The FBI’s Internet Crime Complaint Center has issued an updated public service announcement regarding the rising trend of e-mail payment scams in the United States and abroad.
According to the FBI, over 40,000 incidents occurred worldwide between October 2013 and December 2016, resulting in an exposed dollar loss of over US$5 billion. The FBI notes that these threats are increasing, with losses from sophisticated payment scams growing 2,370% between 2015 and 2016.
While all businesses should be vigilant against cyber-attacks, entities that conduct business internationally or use vendors outside the U.S. are particularly at risk.
WHAT IS A BEC/EAC SCAM?
The FBI defines Business E-mail Compromise (BEC) is as a sophisticated scam targeting businesses working with foreign suppliers and/or businesses that regularly perform wire transfer payments. E-mail Account Compromise (EAC) scams are a component of BEC, which targets individuals that perform wire transfer payments. More recently, the scams have evolved to include targeting Personally Identifiable Information (“PII”) of customers and/or employees, as well as employee Wage and Tax Statements (W-2s).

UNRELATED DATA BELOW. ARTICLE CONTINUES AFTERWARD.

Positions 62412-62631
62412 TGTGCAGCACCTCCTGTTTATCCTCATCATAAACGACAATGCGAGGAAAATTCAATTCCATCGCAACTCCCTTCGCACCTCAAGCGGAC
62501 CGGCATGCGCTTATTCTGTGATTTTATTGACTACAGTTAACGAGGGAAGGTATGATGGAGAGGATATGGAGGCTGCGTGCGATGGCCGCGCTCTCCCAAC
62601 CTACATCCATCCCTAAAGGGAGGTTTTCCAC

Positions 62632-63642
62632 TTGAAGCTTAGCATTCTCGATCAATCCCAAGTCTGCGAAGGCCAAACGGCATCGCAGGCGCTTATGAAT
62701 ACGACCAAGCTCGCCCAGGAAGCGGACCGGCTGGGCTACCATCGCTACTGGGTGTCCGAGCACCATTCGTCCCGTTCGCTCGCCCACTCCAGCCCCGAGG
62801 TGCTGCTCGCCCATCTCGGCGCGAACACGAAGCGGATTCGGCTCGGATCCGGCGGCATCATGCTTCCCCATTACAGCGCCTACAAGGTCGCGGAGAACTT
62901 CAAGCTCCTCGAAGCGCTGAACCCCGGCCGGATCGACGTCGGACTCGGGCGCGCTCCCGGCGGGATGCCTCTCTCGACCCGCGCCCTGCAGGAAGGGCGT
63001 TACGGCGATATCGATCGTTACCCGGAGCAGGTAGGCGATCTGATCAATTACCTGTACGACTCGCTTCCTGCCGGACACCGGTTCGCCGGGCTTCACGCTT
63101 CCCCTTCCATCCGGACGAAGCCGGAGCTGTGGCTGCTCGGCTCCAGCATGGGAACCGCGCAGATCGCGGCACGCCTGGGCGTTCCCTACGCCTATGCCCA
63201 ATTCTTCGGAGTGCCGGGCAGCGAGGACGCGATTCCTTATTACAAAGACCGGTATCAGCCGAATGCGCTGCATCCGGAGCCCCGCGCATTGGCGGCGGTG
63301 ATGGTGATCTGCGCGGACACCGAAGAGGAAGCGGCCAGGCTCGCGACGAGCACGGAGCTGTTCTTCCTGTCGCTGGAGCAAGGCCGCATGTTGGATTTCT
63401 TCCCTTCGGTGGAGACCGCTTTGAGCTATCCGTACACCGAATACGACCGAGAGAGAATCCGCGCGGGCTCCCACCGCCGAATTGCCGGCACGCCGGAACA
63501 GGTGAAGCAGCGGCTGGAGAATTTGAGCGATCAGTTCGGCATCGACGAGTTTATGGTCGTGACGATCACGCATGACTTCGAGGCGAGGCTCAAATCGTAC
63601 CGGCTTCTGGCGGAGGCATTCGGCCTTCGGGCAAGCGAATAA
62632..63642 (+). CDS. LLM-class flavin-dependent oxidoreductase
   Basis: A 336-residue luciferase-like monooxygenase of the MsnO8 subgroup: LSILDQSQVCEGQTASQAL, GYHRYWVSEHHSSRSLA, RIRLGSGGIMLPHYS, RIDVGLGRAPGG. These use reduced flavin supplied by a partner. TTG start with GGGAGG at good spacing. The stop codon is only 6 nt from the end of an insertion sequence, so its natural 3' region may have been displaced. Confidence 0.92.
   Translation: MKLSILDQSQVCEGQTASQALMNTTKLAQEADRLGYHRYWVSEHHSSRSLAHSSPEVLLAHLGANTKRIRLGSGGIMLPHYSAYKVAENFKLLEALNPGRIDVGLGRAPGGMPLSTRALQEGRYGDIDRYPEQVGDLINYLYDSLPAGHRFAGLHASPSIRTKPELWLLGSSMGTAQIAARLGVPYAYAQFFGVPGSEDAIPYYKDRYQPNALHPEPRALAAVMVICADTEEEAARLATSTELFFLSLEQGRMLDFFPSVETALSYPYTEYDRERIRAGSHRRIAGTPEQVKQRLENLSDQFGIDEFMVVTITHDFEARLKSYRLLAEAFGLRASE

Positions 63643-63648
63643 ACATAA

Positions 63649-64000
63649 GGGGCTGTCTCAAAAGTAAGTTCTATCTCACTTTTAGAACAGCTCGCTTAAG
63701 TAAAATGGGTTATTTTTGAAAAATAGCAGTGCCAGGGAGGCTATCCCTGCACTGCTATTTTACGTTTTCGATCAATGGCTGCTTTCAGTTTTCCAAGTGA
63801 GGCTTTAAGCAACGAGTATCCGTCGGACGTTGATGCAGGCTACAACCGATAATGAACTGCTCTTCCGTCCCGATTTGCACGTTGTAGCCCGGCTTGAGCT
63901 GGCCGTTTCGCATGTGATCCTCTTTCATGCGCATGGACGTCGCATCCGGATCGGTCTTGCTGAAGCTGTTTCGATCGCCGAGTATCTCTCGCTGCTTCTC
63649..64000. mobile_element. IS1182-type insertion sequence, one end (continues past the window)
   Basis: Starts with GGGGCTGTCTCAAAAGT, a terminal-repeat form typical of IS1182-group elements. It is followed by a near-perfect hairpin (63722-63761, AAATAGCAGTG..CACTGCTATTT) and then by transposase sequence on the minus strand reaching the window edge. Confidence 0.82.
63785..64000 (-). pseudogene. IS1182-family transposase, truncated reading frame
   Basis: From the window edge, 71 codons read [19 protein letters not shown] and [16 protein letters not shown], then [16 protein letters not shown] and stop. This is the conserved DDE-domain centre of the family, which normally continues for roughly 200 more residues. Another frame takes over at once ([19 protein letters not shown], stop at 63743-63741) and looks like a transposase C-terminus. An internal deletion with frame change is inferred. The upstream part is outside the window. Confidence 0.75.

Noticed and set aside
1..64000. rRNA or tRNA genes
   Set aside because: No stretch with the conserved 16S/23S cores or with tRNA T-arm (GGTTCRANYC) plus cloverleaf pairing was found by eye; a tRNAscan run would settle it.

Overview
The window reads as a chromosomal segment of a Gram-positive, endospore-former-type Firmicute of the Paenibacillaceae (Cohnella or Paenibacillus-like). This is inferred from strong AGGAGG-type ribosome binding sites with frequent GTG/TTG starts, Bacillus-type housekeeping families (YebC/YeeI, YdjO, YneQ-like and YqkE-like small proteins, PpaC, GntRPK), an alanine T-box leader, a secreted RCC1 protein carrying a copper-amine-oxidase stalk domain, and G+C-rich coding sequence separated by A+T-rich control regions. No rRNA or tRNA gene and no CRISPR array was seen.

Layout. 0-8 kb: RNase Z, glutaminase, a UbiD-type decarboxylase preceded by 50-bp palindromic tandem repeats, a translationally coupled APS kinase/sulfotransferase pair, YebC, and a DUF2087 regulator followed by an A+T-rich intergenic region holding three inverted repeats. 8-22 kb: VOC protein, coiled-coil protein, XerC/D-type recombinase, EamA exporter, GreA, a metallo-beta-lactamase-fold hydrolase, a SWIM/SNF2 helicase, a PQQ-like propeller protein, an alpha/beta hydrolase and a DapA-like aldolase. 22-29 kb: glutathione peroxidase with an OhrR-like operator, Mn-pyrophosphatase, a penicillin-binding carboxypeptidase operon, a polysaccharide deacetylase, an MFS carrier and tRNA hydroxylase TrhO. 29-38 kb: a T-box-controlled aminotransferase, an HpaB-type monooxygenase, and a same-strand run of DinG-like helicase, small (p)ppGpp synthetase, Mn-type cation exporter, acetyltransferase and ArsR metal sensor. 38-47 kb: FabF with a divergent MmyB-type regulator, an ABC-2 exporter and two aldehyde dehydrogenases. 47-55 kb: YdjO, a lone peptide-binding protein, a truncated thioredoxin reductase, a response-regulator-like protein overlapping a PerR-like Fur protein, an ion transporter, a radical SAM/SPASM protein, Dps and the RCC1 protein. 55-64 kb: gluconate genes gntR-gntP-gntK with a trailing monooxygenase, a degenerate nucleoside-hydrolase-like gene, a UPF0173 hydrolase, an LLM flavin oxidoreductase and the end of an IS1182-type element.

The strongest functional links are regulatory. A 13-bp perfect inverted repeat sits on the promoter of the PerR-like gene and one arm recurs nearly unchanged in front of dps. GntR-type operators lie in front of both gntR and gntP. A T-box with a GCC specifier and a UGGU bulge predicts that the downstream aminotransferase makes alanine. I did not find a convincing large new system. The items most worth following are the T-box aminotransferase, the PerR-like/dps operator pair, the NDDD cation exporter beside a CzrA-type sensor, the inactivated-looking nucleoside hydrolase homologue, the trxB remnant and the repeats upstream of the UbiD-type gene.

The scam is typically committed by the perpetrator using a hacked or “spoofed” email address. A spoofed email is one that is created by a hacker to mimic a legitimate customer, vendor, or employee. For example, to mimic a legitimate email of “Legitimate-Vendor.com”, the perpetrator may create email addresses with the domains Legitimate_Vendor.com (substituting hyphen for underscore) or Legitmate-Vendor.com (missing the letter “i”).